In the header we have the back, forward, up and refresh buttons. These are your standard file manager navigation buttons. Together with the Create new directory and address bar we can start to setup our asset library file structure and generally navigate around.
The search windows is actually a filter that will filter your files and folders by name in your current location.
Next, we have the display modes. For asset management we will primarily want to use thumbnails.
In the drop-down menu attached to the display modes we can choose the sorting method. Set this to name so that we can find what we are looking for by scanning alphabetically. Personally I also prefer to set the thumbnail size to small.
Recursion is an especially useful feature. It allows us to view the contents of subfolders several layers down into our asset library. We can choose between one, two and three levels. This can be good to have in consideration when you decide how you want to structure your library.
Together with the filter feature we can then filter in several layers of subfolders at once.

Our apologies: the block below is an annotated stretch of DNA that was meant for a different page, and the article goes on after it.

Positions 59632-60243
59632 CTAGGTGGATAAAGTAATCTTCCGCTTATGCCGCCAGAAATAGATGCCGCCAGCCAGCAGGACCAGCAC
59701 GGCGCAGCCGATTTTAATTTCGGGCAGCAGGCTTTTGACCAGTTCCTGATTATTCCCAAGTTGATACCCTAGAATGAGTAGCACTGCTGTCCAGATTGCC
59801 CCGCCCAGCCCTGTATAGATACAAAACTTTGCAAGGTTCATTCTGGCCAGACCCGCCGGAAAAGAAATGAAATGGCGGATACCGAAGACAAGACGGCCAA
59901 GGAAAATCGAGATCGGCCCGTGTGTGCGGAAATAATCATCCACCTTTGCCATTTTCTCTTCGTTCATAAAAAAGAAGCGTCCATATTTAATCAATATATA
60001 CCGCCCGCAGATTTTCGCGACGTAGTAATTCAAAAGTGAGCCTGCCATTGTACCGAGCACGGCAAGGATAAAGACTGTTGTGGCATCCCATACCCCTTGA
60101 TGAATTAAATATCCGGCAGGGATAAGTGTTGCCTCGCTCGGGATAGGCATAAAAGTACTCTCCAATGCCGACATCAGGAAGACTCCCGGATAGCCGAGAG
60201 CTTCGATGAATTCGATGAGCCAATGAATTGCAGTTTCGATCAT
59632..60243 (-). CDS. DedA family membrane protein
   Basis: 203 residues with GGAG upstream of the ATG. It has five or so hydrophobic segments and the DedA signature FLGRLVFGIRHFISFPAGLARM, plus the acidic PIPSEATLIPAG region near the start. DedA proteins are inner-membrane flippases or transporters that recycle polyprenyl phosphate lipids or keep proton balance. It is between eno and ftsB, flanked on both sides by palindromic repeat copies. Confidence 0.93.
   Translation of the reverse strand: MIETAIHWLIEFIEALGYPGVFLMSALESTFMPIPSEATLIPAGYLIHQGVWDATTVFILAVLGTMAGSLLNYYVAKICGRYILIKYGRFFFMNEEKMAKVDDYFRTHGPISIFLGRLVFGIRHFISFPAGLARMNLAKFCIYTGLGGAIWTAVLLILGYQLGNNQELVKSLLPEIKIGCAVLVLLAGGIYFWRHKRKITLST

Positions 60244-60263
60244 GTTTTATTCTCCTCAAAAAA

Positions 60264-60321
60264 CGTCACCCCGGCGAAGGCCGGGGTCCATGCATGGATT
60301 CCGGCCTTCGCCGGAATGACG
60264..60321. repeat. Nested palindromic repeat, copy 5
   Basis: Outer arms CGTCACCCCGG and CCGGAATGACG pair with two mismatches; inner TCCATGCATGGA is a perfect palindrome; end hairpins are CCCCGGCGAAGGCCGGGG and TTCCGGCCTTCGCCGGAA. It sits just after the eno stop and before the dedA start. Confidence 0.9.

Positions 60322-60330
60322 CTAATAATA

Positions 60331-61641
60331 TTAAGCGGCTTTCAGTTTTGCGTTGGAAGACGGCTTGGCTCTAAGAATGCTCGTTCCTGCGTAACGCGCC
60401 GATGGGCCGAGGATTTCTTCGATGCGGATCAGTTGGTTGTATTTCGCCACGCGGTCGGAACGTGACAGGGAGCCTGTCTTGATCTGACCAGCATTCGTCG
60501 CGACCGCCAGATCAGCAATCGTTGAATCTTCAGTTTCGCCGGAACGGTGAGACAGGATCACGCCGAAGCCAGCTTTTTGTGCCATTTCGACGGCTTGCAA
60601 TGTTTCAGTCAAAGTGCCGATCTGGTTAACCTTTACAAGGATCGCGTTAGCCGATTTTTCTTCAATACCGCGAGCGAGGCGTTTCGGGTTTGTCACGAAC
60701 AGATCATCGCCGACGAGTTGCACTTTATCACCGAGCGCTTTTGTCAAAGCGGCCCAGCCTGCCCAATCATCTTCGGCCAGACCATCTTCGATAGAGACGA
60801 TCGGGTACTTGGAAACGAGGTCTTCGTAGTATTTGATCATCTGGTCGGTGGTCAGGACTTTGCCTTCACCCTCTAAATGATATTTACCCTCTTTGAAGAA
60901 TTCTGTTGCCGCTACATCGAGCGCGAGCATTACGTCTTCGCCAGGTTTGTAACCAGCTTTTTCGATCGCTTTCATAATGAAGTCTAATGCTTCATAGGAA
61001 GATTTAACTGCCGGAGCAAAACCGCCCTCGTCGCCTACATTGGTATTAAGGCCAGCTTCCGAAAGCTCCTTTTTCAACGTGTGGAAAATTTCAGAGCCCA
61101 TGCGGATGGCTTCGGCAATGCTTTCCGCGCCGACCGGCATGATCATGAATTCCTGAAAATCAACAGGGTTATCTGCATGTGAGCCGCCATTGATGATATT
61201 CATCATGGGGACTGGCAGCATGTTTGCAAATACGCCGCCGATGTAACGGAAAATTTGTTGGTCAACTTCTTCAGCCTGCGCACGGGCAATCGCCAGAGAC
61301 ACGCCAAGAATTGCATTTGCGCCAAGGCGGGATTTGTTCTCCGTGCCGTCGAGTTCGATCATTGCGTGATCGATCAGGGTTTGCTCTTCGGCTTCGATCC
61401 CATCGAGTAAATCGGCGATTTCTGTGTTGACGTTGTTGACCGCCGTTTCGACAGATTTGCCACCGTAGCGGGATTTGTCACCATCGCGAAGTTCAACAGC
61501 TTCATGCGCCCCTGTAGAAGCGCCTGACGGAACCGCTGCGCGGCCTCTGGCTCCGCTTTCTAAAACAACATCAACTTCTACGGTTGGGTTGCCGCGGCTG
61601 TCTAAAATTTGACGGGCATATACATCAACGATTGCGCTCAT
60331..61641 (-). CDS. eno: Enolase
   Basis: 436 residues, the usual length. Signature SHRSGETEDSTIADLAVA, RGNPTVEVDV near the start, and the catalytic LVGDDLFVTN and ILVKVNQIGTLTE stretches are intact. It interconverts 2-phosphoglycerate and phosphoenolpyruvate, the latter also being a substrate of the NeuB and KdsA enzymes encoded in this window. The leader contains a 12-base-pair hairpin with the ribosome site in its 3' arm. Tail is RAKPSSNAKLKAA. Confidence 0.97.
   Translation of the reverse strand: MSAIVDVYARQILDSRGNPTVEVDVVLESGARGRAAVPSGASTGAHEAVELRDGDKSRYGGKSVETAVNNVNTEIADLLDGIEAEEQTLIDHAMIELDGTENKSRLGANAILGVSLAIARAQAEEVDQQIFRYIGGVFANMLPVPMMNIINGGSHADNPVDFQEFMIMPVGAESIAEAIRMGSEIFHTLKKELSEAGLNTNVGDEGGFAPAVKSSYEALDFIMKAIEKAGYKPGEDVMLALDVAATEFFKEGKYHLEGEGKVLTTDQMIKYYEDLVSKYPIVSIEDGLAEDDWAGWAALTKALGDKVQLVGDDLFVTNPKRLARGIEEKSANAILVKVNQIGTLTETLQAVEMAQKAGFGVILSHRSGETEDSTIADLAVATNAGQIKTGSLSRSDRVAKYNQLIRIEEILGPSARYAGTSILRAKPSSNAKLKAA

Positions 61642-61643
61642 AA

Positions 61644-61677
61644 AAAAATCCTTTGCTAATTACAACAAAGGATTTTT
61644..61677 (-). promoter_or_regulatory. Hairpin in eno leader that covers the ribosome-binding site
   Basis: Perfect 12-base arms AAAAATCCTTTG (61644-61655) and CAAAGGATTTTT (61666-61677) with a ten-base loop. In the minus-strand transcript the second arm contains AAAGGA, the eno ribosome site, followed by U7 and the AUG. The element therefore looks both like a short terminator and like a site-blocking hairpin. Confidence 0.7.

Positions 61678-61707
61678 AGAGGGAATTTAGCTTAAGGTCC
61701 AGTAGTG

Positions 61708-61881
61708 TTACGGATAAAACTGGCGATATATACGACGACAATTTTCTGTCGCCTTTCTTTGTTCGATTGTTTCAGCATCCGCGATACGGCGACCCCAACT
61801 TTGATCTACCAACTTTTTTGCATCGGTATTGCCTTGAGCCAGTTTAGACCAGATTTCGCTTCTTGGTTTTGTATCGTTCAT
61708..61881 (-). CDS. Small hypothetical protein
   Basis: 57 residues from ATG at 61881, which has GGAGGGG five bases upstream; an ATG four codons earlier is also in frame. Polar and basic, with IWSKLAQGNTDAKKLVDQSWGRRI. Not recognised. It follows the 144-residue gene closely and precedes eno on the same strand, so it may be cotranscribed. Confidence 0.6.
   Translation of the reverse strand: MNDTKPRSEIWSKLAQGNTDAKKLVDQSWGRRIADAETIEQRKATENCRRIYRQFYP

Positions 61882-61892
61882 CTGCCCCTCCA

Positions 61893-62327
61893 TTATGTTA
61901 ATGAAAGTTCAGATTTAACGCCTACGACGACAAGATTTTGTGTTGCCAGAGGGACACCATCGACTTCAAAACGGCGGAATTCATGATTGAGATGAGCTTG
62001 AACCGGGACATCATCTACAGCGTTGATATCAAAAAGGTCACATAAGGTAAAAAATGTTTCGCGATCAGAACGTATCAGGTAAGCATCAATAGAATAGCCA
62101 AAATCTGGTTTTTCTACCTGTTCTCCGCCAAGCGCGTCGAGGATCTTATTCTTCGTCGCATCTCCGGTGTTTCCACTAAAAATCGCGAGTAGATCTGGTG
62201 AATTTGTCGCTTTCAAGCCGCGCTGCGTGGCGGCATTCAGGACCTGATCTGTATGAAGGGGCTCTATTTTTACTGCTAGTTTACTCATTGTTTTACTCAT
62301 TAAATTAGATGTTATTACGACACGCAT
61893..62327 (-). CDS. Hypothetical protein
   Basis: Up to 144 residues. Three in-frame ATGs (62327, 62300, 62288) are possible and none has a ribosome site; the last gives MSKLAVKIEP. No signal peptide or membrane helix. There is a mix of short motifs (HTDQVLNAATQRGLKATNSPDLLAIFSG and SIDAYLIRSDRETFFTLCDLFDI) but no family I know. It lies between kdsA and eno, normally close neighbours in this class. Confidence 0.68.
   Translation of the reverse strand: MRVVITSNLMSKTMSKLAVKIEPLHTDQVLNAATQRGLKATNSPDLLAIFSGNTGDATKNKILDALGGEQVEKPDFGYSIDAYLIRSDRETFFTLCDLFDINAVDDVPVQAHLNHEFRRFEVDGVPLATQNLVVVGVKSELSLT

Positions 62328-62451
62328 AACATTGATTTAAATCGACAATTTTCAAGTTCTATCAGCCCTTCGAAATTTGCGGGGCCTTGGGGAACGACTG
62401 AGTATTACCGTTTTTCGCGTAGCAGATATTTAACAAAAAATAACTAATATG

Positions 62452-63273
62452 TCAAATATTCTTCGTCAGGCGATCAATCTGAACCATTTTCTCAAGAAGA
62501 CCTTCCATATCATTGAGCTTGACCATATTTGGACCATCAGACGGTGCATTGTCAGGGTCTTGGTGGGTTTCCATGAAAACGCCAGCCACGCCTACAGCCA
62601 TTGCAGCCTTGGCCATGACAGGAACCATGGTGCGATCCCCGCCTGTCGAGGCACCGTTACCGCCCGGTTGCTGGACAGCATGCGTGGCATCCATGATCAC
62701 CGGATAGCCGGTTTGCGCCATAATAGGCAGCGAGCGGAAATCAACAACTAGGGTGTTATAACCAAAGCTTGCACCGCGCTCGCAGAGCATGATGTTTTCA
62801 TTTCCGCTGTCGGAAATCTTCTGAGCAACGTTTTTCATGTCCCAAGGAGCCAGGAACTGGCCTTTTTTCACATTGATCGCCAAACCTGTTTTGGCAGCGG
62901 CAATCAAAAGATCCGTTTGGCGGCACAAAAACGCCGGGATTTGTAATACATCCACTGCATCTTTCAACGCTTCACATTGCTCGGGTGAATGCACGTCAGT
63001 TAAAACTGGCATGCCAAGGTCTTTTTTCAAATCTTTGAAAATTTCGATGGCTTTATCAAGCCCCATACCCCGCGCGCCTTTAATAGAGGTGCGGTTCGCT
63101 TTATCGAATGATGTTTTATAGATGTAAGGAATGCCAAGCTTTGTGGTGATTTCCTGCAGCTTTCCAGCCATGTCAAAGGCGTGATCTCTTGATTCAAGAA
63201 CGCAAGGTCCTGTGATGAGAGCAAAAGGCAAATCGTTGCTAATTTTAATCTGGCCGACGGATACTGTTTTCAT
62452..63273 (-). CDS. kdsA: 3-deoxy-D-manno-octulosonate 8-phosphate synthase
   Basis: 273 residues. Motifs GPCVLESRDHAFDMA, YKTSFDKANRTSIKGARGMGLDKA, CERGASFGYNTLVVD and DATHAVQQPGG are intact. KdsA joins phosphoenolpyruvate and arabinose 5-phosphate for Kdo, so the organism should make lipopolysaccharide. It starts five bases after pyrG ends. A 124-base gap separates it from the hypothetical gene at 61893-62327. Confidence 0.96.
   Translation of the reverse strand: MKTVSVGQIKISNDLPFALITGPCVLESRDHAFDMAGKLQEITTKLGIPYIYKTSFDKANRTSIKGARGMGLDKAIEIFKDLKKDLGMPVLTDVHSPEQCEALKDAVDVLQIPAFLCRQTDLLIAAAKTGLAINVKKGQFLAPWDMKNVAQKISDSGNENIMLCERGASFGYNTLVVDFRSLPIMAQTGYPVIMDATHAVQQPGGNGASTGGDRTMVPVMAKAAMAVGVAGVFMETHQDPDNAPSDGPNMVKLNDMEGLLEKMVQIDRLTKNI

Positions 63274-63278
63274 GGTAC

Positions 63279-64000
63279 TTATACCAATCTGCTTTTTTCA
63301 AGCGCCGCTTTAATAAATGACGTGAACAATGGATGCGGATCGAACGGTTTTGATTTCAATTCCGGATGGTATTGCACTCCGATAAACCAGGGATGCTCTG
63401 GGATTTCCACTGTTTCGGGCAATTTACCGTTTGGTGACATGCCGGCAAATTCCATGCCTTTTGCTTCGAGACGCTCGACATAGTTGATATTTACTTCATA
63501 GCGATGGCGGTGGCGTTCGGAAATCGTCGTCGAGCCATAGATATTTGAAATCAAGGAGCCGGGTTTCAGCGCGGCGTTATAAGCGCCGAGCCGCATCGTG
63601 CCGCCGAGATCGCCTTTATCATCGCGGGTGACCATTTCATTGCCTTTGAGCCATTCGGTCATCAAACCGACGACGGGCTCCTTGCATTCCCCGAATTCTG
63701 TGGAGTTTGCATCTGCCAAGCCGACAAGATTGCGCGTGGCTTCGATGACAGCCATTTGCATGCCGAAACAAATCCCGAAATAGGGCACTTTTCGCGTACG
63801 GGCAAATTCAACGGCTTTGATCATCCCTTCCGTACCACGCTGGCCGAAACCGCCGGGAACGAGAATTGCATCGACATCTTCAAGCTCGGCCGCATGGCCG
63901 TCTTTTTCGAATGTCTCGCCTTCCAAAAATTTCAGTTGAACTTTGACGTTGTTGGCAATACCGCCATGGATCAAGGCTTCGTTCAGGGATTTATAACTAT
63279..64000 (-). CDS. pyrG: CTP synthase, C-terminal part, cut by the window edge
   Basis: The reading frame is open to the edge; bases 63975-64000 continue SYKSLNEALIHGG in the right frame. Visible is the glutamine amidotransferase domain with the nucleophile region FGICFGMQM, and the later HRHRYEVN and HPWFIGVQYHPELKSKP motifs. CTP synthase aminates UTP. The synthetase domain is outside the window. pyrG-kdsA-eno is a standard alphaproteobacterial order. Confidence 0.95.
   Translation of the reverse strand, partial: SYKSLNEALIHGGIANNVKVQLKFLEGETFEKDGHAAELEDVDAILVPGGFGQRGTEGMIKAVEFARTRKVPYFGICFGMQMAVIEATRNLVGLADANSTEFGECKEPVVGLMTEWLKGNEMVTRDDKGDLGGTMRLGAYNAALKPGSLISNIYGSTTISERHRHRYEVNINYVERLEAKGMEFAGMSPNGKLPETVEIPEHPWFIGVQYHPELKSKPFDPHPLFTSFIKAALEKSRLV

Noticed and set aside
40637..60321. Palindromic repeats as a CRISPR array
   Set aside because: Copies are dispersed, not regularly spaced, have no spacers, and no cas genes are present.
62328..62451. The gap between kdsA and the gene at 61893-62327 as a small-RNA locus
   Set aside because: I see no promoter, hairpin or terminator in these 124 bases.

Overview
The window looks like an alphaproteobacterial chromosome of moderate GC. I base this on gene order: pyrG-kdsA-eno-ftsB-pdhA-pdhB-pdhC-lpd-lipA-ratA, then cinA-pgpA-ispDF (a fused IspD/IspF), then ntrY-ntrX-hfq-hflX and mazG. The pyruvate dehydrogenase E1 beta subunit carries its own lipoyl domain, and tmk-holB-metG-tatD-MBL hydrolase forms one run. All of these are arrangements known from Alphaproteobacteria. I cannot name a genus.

If we use the asset library structure proposed earlier, we can then filter through multiple asset providers at once. For instance, we can type “wood” and find all mentions of wood in subfolders 1-3 layers deep.
The last feature in the header is a file type filter. I usually set this to filtering for folders, images, and blend files. So, if I am looking for these kinds of assets, I won’t be bothered by other filetypes.
Keep in mind though that if you have 3D models stored in filetypes other than .blend files they won’t show up in the file browser. In this case just disable the filter.
If you press T on your keyboard, you bring up the folder panel. It can be handy to use the favorites section here to quickly get to your asset library.
These are the tools we use to sort, filter, and find assets in our library.